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 Winter Birding Activities

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VS Ryan
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PostSubject: Winter Birding Activities   Wed Feb 10, 2010 12:53 am

By JOE LAMP'L, Scripps Howard News Service


Winter presents many opportunities for families to explore nature together. While hiking in the woods is fun, some of you would prefer staying closer to the fireplace. There are many inexpensive indoor nature activities that are fun for kids from 2 to 92, such as reading nature storybooks, making bird-food treats and making a game out of identifying birds.

Bird watching is fun for everyone. You can do it in your own backyard, and it's free. Get a bird-watching guide (from the public library) and see how many different types of birds your kids can identify. Before long, your child will start recognizing individual bird species. I remember when my girls first hollered "Cardinal!" or "Chickadee!" as they looked out the window in excitement.

You can also enjoy a nature book together over a frothy cup of hot cocoa. Picture books about how animals survive the winter are great for younger children. For example, "Footprints in the Snow" by Cynthia Benjamin is geared toward children up to 8. The delightful illustrations and simple text show forest animals' tracks in the snow as they rush to their homes during a winter storm. Themes such as hibernation, eating habits and dwellings serve as great discussion points.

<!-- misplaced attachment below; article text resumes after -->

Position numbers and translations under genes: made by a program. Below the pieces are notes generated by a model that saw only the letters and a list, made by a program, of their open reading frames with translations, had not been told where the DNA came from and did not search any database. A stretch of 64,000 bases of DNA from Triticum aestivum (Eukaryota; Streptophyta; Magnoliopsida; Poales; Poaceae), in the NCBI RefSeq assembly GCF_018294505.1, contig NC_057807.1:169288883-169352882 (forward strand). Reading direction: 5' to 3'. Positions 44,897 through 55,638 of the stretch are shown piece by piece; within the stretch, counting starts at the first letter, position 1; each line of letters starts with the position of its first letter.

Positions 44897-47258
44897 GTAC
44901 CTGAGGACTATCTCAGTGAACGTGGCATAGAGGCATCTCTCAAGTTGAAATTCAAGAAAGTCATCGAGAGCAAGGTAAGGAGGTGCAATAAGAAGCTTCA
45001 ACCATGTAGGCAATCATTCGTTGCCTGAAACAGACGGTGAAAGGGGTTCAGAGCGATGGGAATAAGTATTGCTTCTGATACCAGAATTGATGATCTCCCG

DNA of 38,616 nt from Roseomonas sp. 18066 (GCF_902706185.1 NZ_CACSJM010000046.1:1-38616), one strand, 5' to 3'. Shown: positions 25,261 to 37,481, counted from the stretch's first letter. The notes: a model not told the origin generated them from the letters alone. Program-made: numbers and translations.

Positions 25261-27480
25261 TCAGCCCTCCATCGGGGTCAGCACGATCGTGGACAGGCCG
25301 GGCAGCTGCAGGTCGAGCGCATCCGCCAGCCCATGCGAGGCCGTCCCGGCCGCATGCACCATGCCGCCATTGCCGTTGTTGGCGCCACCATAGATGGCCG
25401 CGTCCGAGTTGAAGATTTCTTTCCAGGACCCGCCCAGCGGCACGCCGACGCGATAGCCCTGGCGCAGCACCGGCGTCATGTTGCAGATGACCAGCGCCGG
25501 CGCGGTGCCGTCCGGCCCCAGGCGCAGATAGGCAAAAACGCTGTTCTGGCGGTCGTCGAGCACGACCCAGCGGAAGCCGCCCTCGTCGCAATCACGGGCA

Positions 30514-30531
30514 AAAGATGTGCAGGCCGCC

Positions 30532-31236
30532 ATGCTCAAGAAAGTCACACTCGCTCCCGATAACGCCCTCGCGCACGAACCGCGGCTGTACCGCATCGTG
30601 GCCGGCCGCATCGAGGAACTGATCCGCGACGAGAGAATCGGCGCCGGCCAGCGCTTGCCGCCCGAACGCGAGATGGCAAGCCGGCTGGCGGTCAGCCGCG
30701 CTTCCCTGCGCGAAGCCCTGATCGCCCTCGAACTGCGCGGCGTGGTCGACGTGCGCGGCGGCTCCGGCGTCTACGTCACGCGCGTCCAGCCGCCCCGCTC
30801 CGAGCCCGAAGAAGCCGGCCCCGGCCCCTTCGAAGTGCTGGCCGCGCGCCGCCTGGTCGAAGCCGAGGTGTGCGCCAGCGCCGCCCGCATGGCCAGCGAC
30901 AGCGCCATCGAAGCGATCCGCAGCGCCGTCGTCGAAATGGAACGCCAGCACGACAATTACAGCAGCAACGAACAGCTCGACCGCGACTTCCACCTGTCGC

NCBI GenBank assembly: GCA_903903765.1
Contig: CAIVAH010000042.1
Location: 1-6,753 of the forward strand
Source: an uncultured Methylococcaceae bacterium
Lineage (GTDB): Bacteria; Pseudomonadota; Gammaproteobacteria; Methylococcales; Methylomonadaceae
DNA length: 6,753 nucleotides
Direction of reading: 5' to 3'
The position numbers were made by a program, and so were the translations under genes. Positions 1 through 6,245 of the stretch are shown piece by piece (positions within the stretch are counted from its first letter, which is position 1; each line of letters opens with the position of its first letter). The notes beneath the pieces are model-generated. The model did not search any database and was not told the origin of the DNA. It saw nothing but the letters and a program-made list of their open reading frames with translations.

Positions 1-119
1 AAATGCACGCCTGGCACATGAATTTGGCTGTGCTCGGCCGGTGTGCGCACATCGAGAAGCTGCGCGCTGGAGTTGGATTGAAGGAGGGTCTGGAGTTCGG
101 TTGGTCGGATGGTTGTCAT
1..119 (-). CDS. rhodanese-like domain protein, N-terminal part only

There are many Web sites geared toward wildlife education. For example, the Roger Tory Peterson Institute's Web site has a series of nature lessons. Check out "Cold Duck on Ice" (www.rtpi.org/cold-duck-on-ice-full-read.html), which has great pictures and simple lessons about how birds survive in winter. The site discusses how birds fluff their feathers to stay warm and how they must eat to store energy for cold winter nights.

For those of you who want to know a lot more about feeding birds in winter, see the article "The Winter Banquet" by Stephen Kress of the National Audubon Society (audubonmagazine.org/backyard/backyard0001.html).

Creating bird treats together is an inexpensive endeavor, considering all the pleasure it will bring you, your children and the birds. You can teach your children about caring for other creatures to stimulate discussions of how birds and other wildlife survive in the winter.

Fruit bowls and pine-cone treats are two easy bird snacks that kids love to make:

Fruit Bowls: Cut an orange in half and scoop out (and eat!) the pulp. Poke two or three holes near the top edge and thread through separate pieces of string (kids need help). Tie the strings together at the top. Fill each orange half with peanut butter (or vegetable shortening). Add cranberries and whole peanuts (roasted, unsalted) on top. Loop the feeder around a tree branch. You can also try this with other citrus fruits or coconut shells.

Pine-cone Treats. These treats are a classic. The kids will have fun collecting a variety of pine cones, either on your property or in a park. Tie a string to the top of a pine cone. Spread peanut butter or shortening over the pine cone and roll it in birdseed. Hang from a tree branch.
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PostSubject: Re: Winter Birding Activities   Tue Apr 12, 2011 9:57 am

I like to watch Owls nest in winter on Ustream website there are a lot of cameras....And go out look for owls in woods since its easier to spot them...
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PostSubject: Re: Winter Birding Activities   Tue Apr 12, 2011 1:41 pm

That's true, all of my great horned owl sightings have been in the fall/winter while hunting. I even had one get spooked and fly just a few feet over my head through the trees, which was an exciting experience to say the least.
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